According to the latest quarterly survey, American and Canadian bank managers’ expectations for delinquencies on auto sales loans have hit their highest level since the end of 2012; expectations for delinquencies on credit cards reached a two-year high; and 34% of respondents expect auto sales loan delinquencies to climb in the next six months, while 28% expect delinquencies on credit cards to rise.
Despite these findings, the report also found that consumer borrowing (and spending) shows no signs of slowing down! In fact, 58% of bankers said they expect the average credit card balance to increase over the next six months—only six percent expect balances to go down. On top of that, 44% of polled bankers say they expect the amount of credit extended to consumers to increase—only 14% think it will decrease.
These findings run in step with … Read More
By Sasha Cekerevac for Daily Gains Letter | Jan 17, 2014
When it comes to big-cap stocks, very few are larger than Apple Inc. (NASDAQ/AAPL).
But there’s one question many investors may be asking: is there an investment opportunity in Apple’s stock at current levels? I believe there may be, even after a strong move up since hitting a 52-week low in April at $385.10.
You have to be careful when looking at big-cap stocks and whether or not there is a strong investment opportunity going forward. Just because a stock has moved up over the past year, that doesn’t mean it’s necessarily overvalued.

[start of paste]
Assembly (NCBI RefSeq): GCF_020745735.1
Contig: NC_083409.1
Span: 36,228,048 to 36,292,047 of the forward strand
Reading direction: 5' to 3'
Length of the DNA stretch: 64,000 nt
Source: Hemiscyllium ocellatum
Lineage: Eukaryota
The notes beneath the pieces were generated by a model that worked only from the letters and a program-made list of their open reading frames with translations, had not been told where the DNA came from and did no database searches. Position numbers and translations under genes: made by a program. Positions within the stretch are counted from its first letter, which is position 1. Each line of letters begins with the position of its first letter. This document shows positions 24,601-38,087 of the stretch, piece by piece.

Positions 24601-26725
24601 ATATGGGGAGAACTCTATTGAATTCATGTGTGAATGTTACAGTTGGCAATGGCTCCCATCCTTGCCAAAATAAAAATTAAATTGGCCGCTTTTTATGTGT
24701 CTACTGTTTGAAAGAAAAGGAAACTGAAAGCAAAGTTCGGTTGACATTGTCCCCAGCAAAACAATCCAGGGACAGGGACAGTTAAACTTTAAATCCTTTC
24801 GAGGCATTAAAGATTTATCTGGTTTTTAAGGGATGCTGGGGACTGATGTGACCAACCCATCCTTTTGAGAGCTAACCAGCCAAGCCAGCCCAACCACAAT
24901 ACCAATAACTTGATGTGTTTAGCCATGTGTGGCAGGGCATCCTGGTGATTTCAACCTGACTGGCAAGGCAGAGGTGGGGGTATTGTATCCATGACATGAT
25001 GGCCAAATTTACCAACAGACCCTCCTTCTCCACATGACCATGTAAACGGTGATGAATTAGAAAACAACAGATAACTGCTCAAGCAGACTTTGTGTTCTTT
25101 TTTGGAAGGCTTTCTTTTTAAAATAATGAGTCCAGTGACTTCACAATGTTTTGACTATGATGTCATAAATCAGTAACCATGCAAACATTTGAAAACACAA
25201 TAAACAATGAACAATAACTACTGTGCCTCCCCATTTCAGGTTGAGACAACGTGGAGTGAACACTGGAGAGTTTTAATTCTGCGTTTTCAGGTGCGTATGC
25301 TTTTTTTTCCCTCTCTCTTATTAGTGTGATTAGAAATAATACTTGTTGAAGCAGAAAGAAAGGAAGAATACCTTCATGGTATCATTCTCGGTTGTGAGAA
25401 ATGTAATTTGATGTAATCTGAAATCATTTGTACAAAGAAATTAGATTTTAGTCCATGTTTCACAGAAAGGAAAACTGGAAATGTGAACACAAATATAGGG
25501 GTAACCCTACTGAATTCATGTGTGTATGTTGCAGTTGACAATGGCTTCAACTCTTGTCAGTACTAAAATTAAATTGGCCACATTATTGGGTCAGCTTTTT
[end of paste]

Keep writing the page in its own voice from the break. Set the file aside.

There is one key question that you must ask yourself as an investor: can the big-cap stocks you’re considering continue growing their corporate earnings?
At the end of the day, an investment opportunity will only pay off if corporate earnings are generated in the future. I believe that Apple is still a great value at current valuations because the company will continue to drive corporate earnings higher.
Naturally, as with all big-cap stocks, the law of large numbers comes into play. Obviously, a company that is small can grow at a much faster rate than big-cap stocks such as Apple, which has a market cap of just over $500 billion.
However, don’t discount the ability of Apple to utilize its skills at innovation and marketing in generating corporate earnings. Apple, too, sees an investment opportunity in diversifying its customer base and introducing new products.
The big news recently has been the move by Apple into China.
Apple has signed a deal with China Mobile Limited (NYSE/CHL), which has approximately 760 million subscribers. Following the announcement of the … Read More